Some parables are allegories, for instance, the parable of the sower is an allegory: the seed is the word of God, the thorns are worries and greed, etc. But most parables are not allegories but simply stories to illustrate one point. It's dangerous to get our doctrine from parables; they can be twisted to say all sorts of things. We need to get our doctrine from clear scriptures that lay it out; then if a parable illustrates that, fine.
The parable of the widow with the unrighteous judge in Lk.18:1-8. This story illustrates one lesson: boldness in prayer. If we draw it into an allegory, what do we have?
All sorts of violence happens to the meanings: God is reluctant to protect the rights of widows, prayer "bothers" Him, etc.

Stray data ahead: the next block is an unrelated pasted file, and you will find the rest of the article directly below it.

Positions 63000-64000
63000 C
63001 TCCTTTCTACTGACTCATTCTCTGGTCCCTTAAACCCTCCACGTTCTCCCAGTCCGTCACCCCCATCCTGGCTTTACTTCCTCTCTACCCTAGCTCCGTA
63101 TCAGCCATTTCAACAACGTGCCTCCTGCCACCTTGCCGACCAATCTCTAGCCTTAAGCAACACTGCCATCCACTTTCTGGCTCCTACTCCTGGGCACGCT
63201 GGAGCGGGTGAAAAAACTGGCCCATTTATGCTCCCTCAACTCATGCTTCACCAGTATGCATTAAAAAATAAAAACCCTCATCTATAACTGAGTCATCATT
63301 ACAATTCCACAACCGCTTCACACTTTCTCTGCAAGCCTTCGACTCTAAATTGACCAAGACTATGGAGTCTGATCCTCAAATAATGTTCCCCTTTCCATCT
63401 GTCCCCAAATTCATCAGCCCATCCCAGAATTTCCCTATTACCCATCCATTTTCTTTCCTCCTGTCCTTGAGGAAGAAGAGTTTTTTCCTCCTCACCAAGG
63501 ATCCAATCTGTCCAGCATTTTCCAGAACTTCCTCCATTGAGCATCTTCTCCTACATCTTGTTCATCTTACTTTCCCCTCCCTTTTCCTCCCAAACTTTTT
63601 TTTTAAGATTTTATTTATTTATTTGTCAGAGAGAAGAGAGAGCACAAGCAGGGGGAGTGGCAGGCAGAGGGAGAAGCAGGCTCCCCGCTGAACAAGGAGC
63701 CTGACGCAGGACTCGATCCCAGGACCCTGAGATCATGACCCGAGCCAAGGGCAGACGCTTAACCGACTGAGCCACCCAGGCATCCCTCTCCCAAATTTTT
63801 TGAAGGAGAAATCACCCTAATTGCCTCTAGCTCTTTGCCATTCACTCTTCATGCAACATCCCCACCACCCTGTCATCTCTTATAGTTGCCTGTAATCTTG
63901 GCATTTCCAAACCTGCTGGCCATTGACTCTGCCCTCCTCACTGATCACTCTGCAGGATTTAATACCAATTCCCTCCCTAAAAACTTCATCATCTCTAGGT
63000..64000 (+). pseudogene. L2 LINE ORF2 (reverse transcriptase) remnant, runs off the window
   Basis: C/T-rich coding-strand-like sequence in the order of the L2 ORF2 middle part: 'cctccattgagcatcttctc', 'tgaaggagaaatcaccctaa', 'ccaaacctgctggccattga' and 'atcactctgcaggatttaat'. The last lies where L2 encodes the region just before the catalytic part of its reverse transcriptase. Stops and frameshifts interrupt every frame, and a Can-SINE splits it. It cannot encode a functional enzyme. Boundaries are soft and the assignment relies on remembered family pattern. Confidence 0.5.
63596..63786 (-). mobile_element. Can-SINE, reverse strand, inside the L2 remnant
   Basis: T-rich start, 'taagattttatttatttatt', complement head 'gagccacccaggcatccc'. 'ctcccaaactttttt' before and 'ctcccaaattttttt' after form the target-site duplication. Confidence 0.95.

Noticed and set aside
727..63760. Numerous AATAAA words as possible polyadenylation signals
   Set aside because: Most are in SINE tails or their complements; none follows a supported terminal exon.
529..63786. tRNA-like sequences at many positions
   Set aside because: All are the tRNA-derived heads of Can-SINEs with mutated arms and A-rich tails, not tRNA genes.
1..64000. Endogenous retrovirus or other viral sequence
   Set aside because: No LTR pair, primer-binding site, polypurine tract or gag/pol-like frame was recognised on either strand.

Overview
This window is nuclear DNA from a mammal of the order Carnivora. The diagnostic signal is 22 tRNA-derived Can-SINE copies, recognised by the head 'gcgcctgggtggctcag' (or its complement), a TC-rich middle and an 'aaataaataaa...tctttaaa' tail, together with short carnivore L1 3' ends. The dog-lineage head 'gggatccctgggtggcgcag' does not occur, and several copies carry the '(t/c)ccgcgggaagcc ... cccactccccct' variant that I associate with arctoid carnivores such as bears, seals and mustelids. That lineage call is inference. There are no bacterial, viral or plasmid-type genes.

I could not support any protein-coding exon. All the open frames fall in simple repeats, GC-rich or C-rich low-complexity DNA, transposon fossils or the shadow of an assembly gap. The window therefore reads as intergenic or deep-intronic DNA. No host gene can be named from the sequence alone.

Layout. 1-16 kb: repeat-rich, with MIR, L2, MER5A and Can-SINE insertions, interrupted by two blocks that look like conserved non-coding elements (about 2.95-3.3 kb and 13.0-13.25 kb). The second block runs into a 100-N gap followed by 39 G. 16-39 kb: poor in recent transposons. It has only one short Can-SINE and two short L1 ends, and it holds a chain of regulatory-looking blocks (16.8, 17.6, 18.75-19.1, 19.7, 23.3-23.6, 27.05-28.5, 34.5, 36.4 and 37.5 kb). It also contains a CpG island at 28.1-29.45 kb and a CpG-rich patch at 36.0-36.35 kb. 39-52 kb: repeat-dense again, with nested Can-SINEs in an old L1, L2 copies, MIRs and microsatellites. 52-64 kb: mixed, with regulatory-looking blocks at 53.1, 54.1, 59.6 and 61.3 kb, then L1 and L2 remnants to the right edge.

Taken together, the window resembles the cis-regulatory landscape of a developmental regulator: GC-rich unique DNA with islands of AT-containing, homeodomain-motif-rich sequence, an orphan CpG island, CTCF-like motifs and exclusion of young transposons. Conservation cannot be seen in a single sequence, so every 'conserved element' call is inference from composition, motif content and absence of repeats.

The parable of the unrighteous steward in Lk.16:1-9. What is the point of the parable? Is it an allegory?
The steward is commended for only one thing, his shrewdness in using what he had to prepare for a time when he wouldn't have it. But he is not commended for his unethical behavior in cheating his master.